Workingman’s Dead, in part inspired by the rustic soul of the Band, ranks as the Dead’s studio masterpiece, followed closely by American Beauty. The focus is on the songs, rather than the jams, and these would provide the focal point of an era, spanning 1969–74, when the Dead played some of the most remarkable concerts in American history, virtually every one available in some incarnation thanks to the band’s dedicated tapers.

Uncle John’s Band:

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Watch: Van Morrison @ The Tube – C4 TV, Tyne Tees TV Studios, Newcastle in 1985

van morrison the tube newcastle march 1985

In March [1985] Van appeared on The Tube, that cauldron of live Rock from Newcastle, and gave his all for three songs from the new album [A Sense of Wonder], in blue woolly pullover and truculent air, filmed from below and playing a big sparkling guitar. His tour band played their socks off, and Van shared lead duties with Arty McGlynn.
-Brian Hinton (Celtic Crossroads)

The Tube – C4 TV,
Tyne Tees TV Studios
Newcastle upon Tyne
March 29, 1985

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Van Morrison: Exile, Place & Eternal Movement – Part.1

This post is inspired by a chapter in Peter Mills great book Hymns to the Silence: Inside the Words and Music of Van Morrison.

Some of the musicians I was working with very early on were very good, but they didn’t want to leave home, so they didn’t go any further…. but I did [want to leave home] or I felt like I had to
~Van Morrison


Wikipedia: Exile means to be away from one’s home (i.e. city, state or country), while either being explicitly refused permission to return and/or being threatened with imprisonment or death upon return. It can be a form of punishment and solitude.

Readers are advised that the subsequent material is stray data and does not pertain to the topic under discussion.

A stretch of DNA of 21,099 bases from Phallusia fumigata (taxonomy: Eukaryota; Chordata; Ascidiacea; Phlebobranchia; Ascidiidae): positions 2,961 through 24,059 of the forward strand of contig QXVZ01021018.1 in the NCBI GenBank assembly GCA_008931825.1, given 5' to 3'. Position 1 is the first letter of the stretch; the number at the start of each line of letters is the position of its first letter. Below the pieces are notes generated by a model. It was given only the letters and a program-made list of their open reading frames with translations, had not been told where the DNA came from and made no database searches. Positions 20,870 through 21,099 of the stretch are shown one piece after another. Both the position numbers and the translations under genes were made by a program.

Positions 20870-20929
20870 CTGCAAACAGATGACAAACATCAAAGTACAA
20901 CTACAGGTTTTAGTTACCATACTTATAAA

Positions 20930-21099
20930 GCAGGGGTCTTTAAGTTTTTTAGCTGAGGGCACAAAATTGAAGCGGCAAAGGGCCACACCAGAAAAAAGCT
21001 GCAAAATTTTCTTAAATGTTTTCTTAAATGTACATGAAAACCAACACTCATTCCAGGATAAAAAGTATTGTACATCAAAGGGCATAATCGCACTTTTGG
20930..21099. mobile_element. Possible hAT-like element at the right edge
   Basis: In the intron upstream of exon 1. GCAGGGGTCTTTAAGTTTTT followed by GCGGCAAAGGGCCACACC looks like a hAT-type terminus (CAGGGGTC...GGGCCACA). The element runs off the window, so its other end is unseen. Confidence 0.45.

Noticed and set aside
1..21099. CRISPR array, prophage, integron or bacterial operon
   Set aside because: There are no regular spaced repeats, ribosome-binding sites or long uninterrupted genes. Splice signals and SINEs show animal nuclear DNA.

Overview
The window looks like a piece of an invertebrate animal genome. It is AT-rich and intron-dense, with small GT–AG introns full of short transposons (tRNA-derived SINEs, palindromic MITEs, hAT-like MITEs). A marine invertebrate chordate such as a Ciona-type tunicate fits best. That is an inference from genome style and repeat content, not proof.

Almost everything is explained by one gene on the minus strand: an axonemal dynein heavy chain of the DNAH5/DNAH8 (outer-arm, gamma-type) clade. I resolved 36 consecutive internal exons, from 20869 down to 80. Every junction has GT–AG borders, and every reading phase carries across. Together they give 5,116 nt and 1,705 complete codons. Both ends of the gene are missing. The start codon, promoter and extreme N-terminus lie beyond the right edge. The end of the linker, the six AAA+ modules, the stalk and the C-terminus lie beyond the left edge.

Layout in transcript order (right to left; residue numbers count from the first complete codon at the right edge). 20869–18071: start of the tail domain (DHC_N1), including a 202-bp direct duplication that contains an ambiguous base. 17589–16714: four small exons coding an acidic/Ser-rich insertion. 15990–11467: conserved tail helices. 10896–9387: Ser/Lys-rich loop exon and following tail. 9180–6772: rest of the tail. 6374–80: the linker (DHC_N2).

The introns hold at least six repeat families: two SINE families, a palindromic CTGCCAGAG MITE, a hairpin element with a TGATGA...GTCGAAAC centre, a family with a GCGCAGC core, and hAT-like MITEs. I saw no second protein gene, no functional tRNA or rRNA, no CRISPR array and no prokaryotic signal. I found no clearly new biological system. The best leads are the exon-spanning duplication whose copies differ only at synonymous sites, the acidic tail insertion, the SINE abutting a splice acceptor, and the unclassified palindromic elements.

Exile i a key theme in Morrison’s work & he also named his recording company ‘Exile’.

His foremost song about exile has to be “Too Long in Exile” – the title cut from his 1993 double album.

Robert Christgau – review of the album:
You know, exile — like Joyce and Shaw and Wilde and, oh yeah, Alex Haley. All on account of those “Bigtime Operators” who bugged his phone back when he was green. Now getting on to grizzled, he seeks guidance from the kas of Doc Pomus and King Pleasure and “The Lonesome Road,” an unutterably sad spiritual recast as an upbeat vibraphone feature. And especially, on three cuts, his old soulmate John Lee Hooker, who doesn’t come close to sounding overexposed on Them’s “Gloria” and Sonny Boy’s “Good Morning Little Schoolgirl” and something new by Van called “Wasted Years,” about how the dumb stuff is behind them now. I don’t know about Hook, but Van’s just jiving–when he wanders “In the Forest,” it’s never a safe bet that he’ll get out. A-

 last part of the lyrics:

Too long in exile
You can never go back home again
Too long in exile
You’re about to drive me just insane

Too long in exile, been too long in exile
Just like James Joyce, baby
Too long in exile
Just like Samuel Beckett baby
Too long in exile
Just like Oscar Wilde
Too long in exile
Just like George Best, baby
Too long in exile
Just like Alex Higgins, baby